On Sept. 13, four Iowa farm families will be honored as Iowa Master Farmers by Wallaces Farmer, the Iowa Master Farmer Foundation, and the Wallace Centers of Iowa. Since 1926, farmers have been chosen from across the state who exemplify the motto created by Henry A. Wallace: "Good Farming, Clear Thinking, Right Living." This includes not only outstanding management of their farming operations, but also leadership within their community, or in state or national organizations.
Normally, new Master Farmers are honored during a ceremony held in March. However, due to the COVID-19 pandemic, a ceremony was not held in 2020. Instead, the 2020 Iowa Master Farmers will be honored in September this year in Ames. Here's a look at the four 2020 honorees:
Dick and Rita Godfrey
Dick Godfrey grew up around cattle — his grandfather fed cattle, and his dad fed cattle and raised cow-calf pairs on the family farm in Mills County. So, it was a natural step for Dick to get into the cattle business for himself before graduating high school.
"By the time I got out of college, my herd had paid all my college bills, but the herd was gone," he says. "We were unable to get started until 1980. I worked various jobs in town for about nine years before I came back to the farm."
Dick married his wife Rita in 1971, and they lived in Council Bluffs. There, she worked at the public library and he worked in the proof department of a bank, and then the Soil Conservation Service. Dick later sold real estate for a time before becoming a loan officer for the Federal Land Bank in Red Oak, where they moved in 1975. Dick and Rita rejuvenated and sold a couple of houses while living off the farm, which helped them buy their first line of equipment.
"We were able to rent about 400 acres that first year on crop share; then, we bought some bred gilts and got in the hog business for a number of years. We acquired a few calves here, a few calves there, and eventually had a herd of cattle," Dick says. "It took a while, but we got it done."
They left the hog business in 1993 to return to the homeplace and build the cow herd. The Godfreys breed black cows to Hereford bulls, producing black, white-faced F1-cross calves in the spring and selling them as feeders in the fall.
Dick is serving a two-year term as president of the Iowa Cattlemen’s Association, after which he’ll stay on as past president. He's also given back to the cattle industry locally, regionally and statewide through Mills-Montgomery Cattlemen, and working at the Beef Quarters at the Iowa State Fair.
Dick served on the Iowa 4-H Foundation for seven years, on the board and as president. He has also been a financial supporter of 4-H. His service to 4-H also includes being a member of local 4-H youth committees in two counties, volunteering as beef superintendent at the county fair, judging 4-H record books locally, and reviewing scholarship applications at the state level.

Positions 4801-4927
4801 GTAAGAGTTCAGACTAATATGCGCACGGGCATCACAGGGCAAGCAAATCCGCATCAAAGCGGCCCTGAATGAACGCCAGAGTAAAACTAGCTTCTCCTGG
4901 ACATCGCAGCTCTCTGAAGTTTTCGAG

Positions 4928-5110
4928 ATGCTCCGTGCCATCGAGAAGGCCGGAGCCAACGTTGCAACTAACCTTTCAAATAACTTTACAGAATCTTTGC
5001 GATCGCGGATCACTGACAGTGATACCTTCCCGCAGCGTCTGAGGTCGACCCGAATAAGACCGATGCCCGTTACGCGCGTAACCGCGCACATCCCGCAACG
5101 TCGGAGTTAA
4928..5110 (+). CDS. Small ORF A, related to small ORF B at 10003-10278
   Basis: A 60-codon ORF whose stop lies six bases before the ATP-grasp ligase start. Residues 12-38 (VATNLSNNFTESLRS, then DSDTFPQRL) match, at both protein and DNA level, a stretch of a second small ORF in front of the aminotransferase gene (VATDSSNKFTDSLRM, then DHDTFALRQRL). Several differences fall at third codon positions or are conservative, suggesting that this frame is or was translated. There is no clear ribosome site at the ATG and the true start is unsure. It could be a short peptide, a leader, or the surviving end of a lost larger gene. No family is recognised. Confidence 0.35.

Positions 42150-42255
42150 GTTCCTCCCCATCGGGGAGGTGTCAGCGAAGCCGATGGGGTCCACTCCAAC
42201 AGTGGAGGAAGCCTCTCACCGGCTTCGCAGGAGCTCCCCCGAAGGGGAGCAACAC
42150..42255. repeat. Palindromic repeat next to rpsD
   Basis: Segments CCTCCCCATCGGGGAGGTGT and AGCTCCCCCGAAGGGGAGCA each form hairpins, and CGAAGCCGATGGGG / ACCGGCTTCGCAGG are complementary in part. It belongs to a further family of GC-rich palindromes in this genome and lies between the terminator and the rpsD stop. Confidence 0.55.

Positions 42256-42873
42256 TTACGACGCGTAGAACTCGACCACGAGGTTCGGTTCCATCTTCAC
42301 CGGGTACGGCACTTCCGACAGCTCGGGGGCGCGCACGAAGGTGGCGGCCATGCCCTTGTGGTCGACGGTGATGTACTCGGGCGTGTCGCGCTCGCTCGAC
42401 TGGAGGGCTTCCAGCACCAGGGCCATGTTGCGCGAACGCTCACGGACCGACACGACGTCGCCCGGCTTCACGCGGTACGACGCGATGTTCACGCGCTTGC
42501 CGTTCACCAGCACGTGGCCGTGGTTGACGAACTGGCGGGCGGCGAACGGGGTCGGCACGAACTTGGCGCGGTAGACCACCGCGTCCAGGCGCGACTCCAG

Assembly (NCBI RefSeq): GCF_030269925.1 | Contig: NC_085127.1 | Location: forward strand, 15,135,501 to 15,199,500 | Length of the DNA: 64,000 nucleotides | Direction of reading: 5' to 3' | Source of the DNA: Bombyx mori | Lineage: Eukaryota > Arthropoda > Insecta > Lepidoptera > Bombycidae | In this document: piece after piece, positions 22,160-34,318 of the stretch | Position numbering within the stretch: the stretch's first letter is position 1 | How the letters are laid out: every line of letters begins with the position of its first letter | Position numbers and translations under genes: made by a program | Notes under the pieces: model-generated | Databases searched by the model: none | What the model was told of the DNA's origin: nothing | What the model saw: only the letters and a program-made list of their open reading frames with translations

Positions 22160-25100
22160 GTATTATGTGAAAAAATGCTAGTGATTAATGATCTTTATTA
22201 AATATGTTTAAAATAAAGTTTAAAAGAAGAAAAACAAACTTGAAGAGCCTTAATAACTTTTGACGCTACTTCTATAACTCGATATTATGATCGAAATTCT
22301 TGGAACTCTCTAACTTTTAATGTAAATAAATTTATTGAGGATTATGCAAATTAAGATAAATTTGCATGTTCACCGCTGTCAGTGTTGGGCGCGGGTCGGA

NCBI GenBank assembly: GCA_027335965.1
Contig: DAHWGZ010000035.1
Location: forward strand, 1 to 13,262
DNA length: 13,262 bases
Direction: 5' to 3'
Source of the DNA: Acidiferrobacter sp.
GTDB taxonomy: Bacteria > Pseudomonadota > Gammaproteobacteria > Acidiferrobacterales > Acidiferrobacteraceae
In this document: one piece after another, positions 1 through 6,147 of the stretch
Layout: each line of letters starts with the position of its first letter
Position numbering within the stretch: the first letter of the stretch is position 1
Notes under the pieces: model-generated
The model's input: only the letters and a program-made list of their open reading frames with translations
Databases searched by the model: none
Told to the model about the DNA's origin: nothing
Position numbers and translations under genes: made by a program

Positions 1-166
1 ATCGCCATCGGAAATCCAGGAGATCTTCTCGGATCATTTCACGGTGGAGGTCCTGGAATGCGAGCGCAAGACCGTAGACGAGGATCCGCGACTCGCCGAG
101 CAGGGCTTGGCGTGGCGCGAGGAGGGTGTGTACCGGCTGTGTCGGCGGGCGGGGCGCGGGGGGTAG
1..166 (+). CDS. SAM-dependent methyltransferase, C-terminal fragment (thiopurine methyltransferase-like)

He was active in both Montgomery and Mills County Farm Bureau and was a supporter of Mills County Extension. He has also served on the board of trustees and administrative council at Wesley Chapel, where Rita taught Sunday school for a number of years and is currently active in Bible studies, as well as serving as a pianist and vocalist.
Ron and Maria Rosmann
Before Ron Rosmann came back to the family farm near Harlan, after graduating from Iowa State University in 1973, he initially debated going back to graduate school.
"I didn't know what I wanted to study. I had a bachelor's degree in biology, with double minors in psychology and sociology, and 2.5 years of farm operations experience. I couldn't narrow it down at that point, so I just decided, I'll try farming," Ron says. "It was that, or my dad would have to rent the land out, and that was not something I wanted to see happen — nor did anyone else in the family. I never looked back, although today if I would have had the opportunity, I would have known what I wanted it to study in graduate school — it would be sustainable agriculture."
Ron and his wife, Maria Vakulskas Rosmann, married in 1978. They run a diversified organic crop and livestock farm near Harlan, which includes cow-calf pairs and feeder cattle, farrow-to-finish hogs, laying hens, corn, soybeans and oats. They also grow a mix of wheat, barley and forage field peas called succotash, which is harvested for feed. In addition, they’ve started growing hybrid cereal rye and popcorn.
Ron also farms with two of his sons, Daniel and David. His other son, Mark, works for USDA Foreign Ag Service and is stationed in New Delhi (India).
"My wife does all the marketing for our organic products, while my sons and I do grain marketing. Maria started a store on our farm in 2013 and works with our daughter-in-law, Ellen. They have a distributorship, a food hub in Harlan. She has weekly orders from all of her contacts, which is extensive throughout Iowa and Nebraska. They have a refrigerated truck making deliveries. They also have a restaurant in Harlan, called Milk and Honey. It's been featured on the PBS program “Iowa Ingredient” and is becoming a destination restaurant. It's been there six years already."
As one of the founding members of Practical Farmers of Iowa, the Rosmanns' farm has become a model for sustainable agriculture. Ron served as vice president of the first PFI board in 1986, and has remained active in PFI over the years.